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Using Creativity to Navigate Tough Times

Natalie Nixon, PhD, a globally renowned expert in creativity, innovation, and the future of work provides invaluable insights into harnessing creativity during challenging times.

Natalie Nixon, PhD, a globally renowned expert in creativity, innovation, and the future of work provides invaluable insights into harnessing creativity during challenging times.

Throughout your life, times of ambiguity or crisis are a given. Things like a job layoff or an illness mean we need to adapt, and we all know how hard it is to embrace change. But I believe your creativity competency is the best way to be resilient

Creativity is our ability to toggle between wonder and rigor to solve problems. Times full of volatility are the ideal days for you to exercise your creativity. There’s a reason why there were record numbers of people learning to bake bread, play an instrument, and embarking on other creative endeavors throughout the COVID-19 pandemic. A WeTransfer 2020 Report found that despite the challenges people faced during the pandemic, 45% of those surveyed reported having more creative ideas than before.

Creativity is truly the key to thriving during challenging times. As such, here are four hacks to navigate uncertainty and grow creatively through the process:

1. Use changes in your schedule to read more. 

If you find yourself without a daily commute to work, or with entirely new blocks of time open to you, read more. Commit to 15 minutes to an hour of quiet reflection or reading every morning. Fiction requires us to experience a reality from a perspective different from our own. Thus, it helps us to exercise empathy. 

You could also dig into the deeper ideas of those nonfiction thought leadership books and articles you’ve stockpiled in your “need to read” list. A couple of titles I’ve just embraced? Aesthetic Intelligence by Pauline Brown; Imagine It Forward by Beth Comstock; and The Art of Gathering by Priya Parker.

2. Spark wonder through reflection and play.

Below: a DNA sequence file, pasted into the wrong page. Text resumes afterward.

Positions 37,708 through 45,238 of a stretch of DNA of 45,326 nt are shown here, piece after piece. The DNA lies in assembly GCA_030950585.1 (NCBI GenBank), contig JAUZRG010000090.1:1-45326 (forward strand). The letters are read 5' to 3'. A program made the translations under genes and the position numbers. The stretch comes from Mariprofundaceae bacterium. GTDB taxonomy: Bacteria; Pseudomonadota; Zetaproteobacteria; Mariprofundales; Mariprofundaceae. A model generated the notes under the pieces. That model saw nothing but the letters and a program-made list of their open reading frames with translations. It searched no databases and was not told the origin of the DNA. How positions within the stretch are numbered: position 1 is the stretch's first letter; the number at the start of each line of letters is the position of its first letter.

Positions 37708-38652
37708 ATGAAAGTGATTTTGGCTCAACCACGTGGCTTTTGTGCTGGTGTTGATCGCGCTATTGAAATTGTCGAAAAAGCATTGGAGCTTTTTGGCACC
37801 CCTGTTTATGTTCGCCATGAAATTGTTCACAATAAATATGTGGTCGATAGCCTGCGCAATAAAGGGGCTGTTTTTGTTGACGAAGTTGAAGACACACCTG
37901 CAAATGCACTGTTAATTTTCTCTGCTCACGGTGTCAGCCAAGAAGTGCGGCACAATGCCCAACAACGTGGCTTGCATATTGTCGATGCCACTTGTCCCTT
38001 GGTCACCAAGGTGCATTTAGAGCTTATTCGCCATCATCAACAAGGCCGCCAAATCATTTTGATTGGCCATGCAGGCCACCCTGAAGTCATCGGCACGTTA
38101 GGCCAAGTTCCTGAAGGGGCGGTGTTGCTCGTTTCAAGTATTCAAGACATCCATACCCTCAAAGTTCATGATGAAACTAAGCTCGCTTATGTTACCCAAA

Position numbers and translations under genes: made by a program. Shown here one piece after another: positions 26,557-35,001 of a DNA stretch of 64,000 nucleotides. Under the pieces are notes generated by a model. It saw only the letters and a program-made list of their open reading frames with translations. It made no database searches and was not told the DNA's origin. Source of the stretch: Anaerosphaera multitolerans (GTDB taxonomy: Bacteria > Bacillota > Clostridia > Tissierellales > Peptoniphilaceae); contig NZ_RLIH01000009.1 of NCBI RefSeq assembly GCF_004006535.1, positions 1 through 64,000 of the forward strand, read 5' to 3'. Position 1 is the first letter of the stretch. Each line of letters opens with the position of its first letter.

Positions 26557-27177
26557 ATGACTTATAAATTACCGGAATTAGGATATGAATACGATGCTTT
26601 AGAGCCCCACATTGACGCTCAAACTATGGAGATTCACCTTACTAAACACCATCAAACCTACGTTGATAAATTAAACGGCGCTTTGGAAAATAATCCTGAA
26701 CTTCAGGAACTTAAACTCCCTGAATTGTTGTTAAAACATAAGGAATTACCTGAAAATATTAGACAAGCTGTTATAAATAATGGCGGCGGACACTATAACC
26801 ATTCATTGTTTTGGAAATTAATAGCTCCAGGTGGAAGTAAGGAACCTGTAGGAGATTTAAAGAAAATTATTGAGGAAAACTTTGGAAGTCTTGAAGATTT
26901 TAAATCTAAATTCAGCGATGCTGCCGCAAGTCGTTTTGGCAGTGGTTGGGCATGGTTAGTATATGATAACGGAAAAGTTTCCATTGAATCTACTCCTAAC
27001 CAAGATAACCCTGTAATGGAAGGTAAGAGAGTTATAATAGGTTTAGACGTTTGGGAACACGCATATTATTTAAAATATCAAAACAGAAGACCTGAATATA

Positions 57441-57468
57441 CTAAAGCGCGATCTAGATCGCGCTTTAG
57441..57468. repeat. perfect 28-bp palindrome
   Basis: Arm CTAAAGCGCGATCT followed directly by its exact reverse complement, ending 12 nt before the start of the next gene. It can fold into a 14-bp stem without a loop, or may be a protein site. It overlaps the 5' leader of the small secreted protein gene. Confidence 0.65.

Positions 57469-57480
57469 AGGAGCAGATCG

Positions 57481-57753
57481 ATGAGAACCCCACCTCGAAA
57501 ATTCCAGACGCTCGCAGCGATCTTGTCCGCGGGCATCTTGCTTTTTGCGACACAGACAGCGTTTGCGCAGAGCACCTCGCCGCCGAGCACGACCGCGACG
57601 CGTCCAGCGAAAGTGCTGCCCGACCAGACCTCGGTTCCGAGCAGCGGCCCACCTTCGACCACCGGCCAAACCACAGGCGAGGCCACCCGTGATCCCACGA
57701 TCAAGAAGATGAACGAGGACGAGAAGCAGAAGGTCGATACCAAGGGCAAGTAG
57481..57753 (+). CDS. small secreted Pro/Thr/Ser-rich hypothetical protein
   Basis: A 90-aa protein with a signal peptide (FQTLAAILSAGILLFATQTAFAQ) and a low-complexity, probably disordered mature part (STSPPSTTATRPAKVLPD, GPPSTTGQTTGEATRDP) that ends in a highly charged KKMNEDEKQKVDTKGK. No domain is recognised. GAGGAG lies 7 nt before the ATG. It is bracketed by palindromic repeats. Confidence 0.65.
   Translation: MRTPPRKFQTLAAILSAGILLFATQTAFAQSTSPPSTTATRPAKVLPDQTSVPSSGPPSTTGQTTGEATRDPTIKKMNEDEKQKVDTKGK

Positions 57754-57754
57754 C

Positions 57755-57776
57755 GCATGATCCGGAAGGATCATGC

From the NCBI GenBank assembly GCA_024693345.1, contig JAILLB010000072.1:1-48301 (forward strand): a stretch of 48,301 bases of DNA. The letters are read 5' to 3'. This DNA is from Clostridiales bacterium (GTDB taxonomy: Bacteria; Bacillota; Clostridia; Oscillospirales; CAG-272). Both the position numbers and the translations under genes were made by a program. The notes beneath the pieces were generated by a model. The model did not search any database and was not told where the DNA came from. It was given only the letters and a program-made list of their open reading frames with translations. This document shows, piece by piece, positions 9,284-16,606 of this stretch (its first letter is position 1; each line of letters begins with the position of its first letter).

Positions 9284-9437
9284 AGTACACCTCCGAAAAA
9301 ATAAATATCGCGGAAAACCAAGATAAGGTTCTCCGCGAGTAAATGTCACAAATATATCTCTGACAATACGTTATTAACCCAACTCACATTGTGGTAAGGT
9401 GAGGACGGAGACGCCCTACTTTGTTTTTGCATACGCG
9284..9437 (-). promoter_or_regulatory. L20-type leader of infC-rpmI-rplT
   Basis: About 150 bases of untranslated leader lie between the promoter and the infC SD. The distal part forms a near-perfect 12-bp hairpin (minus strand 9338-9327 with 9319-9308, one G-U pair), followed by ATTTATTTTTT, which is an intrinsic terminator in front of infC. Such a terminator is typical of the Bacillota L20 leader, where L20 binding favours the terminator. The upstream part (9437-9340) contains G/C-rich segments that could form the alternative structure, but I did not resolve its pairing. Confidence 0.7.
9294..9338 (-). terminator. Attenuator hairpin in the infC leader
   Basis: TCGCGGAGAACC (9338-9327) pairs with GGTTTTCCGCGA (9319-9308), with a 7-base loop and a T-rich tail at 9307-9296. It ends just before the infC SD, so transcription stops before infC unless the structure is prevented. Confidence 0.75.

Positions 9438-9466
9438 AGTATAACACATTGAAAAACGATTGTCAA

Wonder is awe, pausing, dreaming, and asking big, audacious “What if…?” questions. We don’t schedule enough time for wonder in our typical work day when we’re rushing from one meeting to the next. When faced with uncertainty, give yourself real time to think it through. 

I give myself five-minute timed breaks to daydream out a window each day. It truly helps me return to the task at hand with an energized and refreshed focus. Our brains need the space and time for neural synapses to shift away from deep, focused work so that new ideas emerge. 

Play is one of the best ways to spark wonder. When we play, we engage in lateral thinking, experimentation, problem-solving, and alternative reality envisioning. What better way to prime our minds for any intensive strategy work that awaits us? 

3. Dig into rigor. 

Be sure to also design time into your day for rigor, creativity’s corollary to wonder. Rigor is deep skill, time on a task, and honing discipline. It is often solitary and can feel monotonous, but it is essential. Some workplaces disguise meetings, procedures, and rulebooks as rigor.

Use downtime to get better at something you’ve been faking being good at. Watching a YouTube tutorial is one way to get a fine-tuned lesson. Or maybe dig into your existing work with a fresh outlook and seek reinvention. You may decide to do a complete and thorough re-work of your business model and identify new strategic partners. Get into a zone, and deliberate in minutiae instead of just glossing over the details. 

4. Look forward with gratitude and generosity. 

Josh Linkner, an innovation keynote speaker, recommends that you ask questions like: “What can we do now so that when we look back 12 months from now, we are saying ‘thank you’ with deep gratitude for this time?” Foresight is hindsight and insight converted into strategy. It requires that you ask better and different questions. Now is your chance to take inventory of what you have done and arrive at fresh insights.

Bob Marsh, the CEO and founder of LevelEleven, recommends practicing generosity by asking who you can help. For example, offer free webinars. When you humble yourself to be helpful and grateful during adverse times, you refuel your creativity. Different experiences expose you to recombinations of old ideas. 

There are always surprising and unintended outcomes during difficult periods. On a personal level, we get to be more reflective, slow down, and identify what really matters to us. And on an organizational level, we get to slough off “the way we’ve always done things” and take a temperature check on our organizational culture

Chester Elton and Adrian Gostick, co-authors of Leading with Gratitude, note the value of gratitude, saying, “As we studied the best teams, the best leaders, the best cultures, there was always this thread of gratitude—always. It was an absolute must-have.”

There is a silver lining in all ambiguous and uncertain situations if you shift your thinking and look at it as an opportunity to increase your creativity quotient. 

Learn more about Natalie Nixon and how fostering creativity can yield transformative results for your organization. 

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